spawn_fcgi_enable is just the hook that allows the system to know whether the service should be started automatically on system boot or via service spawn_fcgi start.
I didn't see it start by itself so I tried starting it on my own.

service spawn-fcgi onestart
Starting spawn_fcgi.
spawn-fcgi: child exited with: 13
/usr/local/etc/rc.d/spawn-fcgi: WARNING: failed to start spawn_fcgi
Sooo... your FCGI app is crashing and burning.
Here's the source to my Hello World FCGI app:
#include <iostream>
#include "fcgio.h"

using namespace std;

int main(void) {
  // Backup the stdio streambufs
  streambuf * cin_streambuf  = cin.rdbuf();
  streambuf * cout_streambuf = cout.rdbuf();
  streambuf * cerr_streambuf = cerr.rdbuf();

  FCGX_Request request;

  FCGX_InitRequest(&request, 0, 0);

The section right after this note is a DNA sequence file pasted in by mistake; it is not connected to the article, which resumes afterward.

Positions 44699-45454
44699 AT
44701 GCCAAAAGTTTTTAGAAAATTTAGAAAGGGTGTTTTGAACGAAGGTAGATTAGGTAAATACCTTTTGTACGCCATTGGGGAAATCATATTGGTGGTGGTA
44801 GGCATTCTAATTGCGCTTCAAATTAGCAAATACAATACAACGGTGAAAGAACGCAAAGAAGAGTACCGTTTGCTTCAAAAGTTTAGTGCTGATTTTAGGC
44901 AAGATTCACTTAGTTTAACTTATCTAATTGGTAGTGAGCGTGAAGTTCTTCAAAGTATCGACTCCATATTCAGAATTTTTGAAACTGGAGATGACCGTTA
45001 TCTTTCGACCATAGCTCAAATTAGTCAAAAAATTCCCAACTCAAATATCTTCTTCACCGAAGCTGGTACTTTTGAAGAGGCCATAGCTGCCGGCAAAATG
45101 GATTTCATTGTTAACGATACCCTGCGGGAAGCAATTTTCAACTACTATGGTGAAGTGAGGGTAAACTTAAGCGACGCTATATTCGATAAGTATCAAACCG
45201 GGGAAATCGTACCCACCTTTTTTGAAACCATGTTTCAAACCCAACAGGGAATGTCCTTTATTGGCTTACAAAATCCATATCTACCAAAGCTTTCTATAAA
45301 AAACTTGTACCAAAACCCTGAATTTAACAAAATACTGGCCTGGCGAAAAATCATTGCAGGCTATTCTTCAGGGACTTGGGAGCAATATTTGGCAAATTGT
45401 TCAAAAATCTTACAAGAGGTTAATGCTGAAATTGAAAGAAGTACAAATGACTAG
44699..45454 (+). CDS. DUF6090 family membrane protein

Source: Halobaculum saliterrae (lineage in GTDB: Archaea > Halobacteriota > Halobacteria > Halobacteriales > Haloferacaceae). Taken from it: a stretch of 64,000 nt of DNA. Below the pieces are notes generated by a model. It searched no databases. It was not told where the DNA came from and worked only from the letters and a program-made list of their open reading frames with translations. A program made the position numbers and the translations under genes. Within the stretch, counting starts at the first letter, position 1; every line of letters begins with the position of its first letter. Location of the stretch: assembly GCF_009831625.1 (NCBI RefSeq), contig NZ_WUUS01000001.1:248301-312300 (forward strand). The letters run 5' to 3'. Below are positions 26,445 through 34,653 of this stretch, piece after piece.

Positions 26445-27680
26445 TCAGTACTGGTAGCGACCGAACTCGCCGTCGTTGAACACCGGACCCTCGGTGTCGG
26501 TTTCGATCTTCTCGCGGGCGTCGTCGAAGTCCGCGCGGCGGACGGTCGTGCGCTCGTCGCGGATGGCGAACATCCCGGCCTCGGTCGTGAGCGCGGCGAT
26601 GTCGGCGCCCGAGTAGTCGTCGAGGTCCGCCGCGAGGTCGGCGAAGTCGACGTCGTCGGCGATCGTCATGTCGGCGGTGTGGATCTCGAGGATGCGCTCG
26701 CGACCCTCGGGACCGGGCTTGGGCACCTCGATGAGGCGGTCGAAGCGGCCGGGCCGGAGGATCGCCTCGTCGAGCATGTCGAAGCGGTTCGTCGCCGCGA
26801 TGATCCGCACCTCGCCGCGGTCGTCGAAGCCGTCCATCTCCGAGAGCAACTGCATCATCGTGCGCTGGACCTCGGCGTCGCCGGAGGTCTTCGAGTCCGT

while (FCGX_Accept_r(&request) == 0) {
  fcgi_streambuf cin_fcgi_streambuf(;
  fcgi_streambuf cout_fcgi_streambuf(request.out);
  fcgi_streambuf cerr_fcgi_streambuf(request.err);


  cout << "Content-type: text/html\r\n"
  << "\r\n"
  << "<html>\n"
  << "  <head>\n"
  << "  <title>Hello, World!</title>\n"
  << "  </head>\n"
  << "  <body>\n"
  << "  <h1>Hello, World!</h1>\n"
  << "  </body>\n"
  << "</html>\n";

  // Note: the fcgi_streambuf destructor will auto flush

  // restore stdio streambufs

  return 0;
Installed fcgi-devkit to build it.
c++ -o fcgiapp -I/usr/local/include -L/usr/local/lib -lfcgi++ -lfcgi fcgiapp.cpp

Without anything in /etc/rc.conf to configure it, the spawn_fcgi service defaults to starting up PHP in fastcgi mode; overriding spawn_fcgi_app keeps that from happening (the _max_requests and _children settings are PHP specific). Setting spawn_fcgi_enable="YES" lets you start it via service spawn-fcgi start rather than having to use onestart
Well that's the problem. Apparently what I thought was a working app isn't. I am positive it worked at one time but I guess something got screwed up somewhere over time and I put too much faith in it. I need to investigate what I'm doing wrong. I can't be too far off.